First base: If you’re in Chicago, it’s hard to think of first base and not think of Paul Konerko, so let’s give the White Sox slugger his due for his 400th career home run. That game-tying shot off Oakland’s Grant Balfour may not have delivered a win, but it also wasn’t his 400th career home run for the White Sox. Lest we forget, the Hammer of the South Side was a highly touted Dodgers prospect back in the day, only to get swapped (or more properly stolen) in a deal that sent Jeff Shaw to Los Angeles and briefly put Konerko in a Reds uni. Just four months later, Paulie was traded again, this time to the White Sox for Mike Cameron, which was more of a straightforward win-win deal. (We can keep all that went wrong later, when Cameron was dealt in the package for Ken Griffey Jr., aside as a pretty major unusual circumstance, including how unanticipated Griffey’s injuries were.) As a Dodger and Red, Konerko hit seven homers, so he'll get a second pass at this particular mark -- just as a White Sock.

Second base: While all of the focus is on Matt Kemp hitting his 10th home run on Wednesday night for Don Mattingly’s Dodgers, and the 85-tater pace it puts him on, it’s worth a brief mention that teammate Dee Gordon stole his 10th base as well, putting him on a pace for, well, 85 steals. In this bit of ham-fisted fun with early-season stats, that would be the highest single-season steals total since Rickey Henderson swiped 93 bags back in 1988. Those 10 steals -- and his four times caught -- have all been from his going after second base. Keeping in mind he’s only been on first base 22 times (14 singles, five walks, and three times reached on error), he’s running two-thirds of the time, a clip even Rickey -- Mattingly’s former Yankee teammate -- might respect. Now, imagine how many bases Gordon might steal if his OBP was above .300.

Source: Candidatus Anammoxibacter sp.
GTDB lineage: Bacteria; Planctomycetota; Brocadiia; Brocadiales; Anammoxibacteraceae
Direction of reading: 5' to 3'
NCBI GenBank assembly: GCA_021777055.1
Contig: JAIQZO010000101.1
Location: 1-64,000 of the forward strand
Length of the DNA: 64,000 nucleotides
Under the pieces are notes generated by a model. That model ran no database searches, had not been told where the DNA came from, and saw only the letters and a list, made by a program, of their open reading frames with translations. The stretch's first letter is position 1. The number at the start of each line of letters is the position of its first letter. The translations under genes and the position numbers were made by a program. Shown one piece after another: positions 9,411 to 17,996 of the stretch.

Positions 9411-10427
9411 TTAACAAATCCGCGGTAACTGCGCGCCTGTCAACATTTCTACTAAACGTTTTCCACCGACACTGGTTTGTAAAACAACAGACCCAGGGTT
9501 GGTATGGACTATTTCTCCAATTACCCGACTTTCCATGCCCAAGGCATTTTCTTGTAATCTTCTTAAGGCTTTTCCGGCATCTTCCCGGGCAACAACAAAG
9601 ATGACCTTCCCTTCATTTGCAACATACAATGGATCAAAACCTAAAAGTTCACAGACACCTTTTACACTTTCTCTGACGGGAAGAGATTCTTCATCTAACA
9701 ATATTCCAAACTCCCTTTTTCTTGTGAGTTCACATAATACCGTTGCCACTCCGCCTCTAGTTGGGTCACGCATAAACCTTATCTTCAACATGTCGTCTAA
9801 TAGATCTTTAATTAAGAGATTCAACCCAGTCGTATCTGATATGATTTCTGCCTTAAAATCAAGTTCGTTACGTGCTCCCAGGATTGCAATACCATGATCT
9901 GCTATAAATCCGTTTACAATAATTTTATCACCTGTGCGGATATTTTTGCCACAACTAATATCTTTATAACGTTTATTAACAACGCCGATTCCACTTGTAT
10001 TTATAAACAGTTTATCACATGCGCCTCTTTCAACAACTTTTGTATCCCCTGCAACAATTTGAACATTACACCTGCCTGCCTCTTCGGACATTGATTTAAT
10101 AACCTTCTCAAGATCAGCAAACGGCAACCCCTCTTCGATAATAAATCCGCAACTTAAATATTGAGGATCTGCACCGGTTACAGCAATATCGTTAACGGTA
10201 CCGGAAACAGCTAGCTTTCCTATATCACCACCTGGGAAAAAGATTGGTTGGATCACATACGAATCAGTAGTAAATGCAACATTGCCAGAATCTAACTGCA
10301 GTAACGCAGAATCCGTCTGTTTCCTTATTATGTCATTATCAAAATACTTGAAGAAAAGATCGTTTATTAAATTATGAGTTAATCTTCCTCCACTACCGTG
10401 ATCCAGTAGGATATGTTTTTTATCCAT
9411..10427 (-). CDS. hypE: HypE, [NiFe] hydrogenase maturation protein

Third base: Who went for three and got his just reward? Not a baserunner. No, Wednesday it was none other than Gorzo the Magnificent for the Nationals. That’s lefty long man Tom Gorzelanny, a utility pitcher who has to live with a lot that involves soaking up innings to give bombed starters or tired pen men a break. But Davey Johnson let Gorzelanny go three innings to notch the save in Washington’s 7-2 win. He entered with a one-run lead in the top of the seventh -- a save situation -- and the Nats tore up the Pad 'pen, so Johnson elected to leave his man out there and give the rest of the relief crew the night off. No need to delay, pursue the situational advantage, or anything, just let it ride, call it a ballgame ... and assign the glory stat to the guy who helped make a 2:39 game time possible.

Home plate: In the world of impassioned Rangers fans, few are more deeply committed than Jamey Newberg -- or his supporters.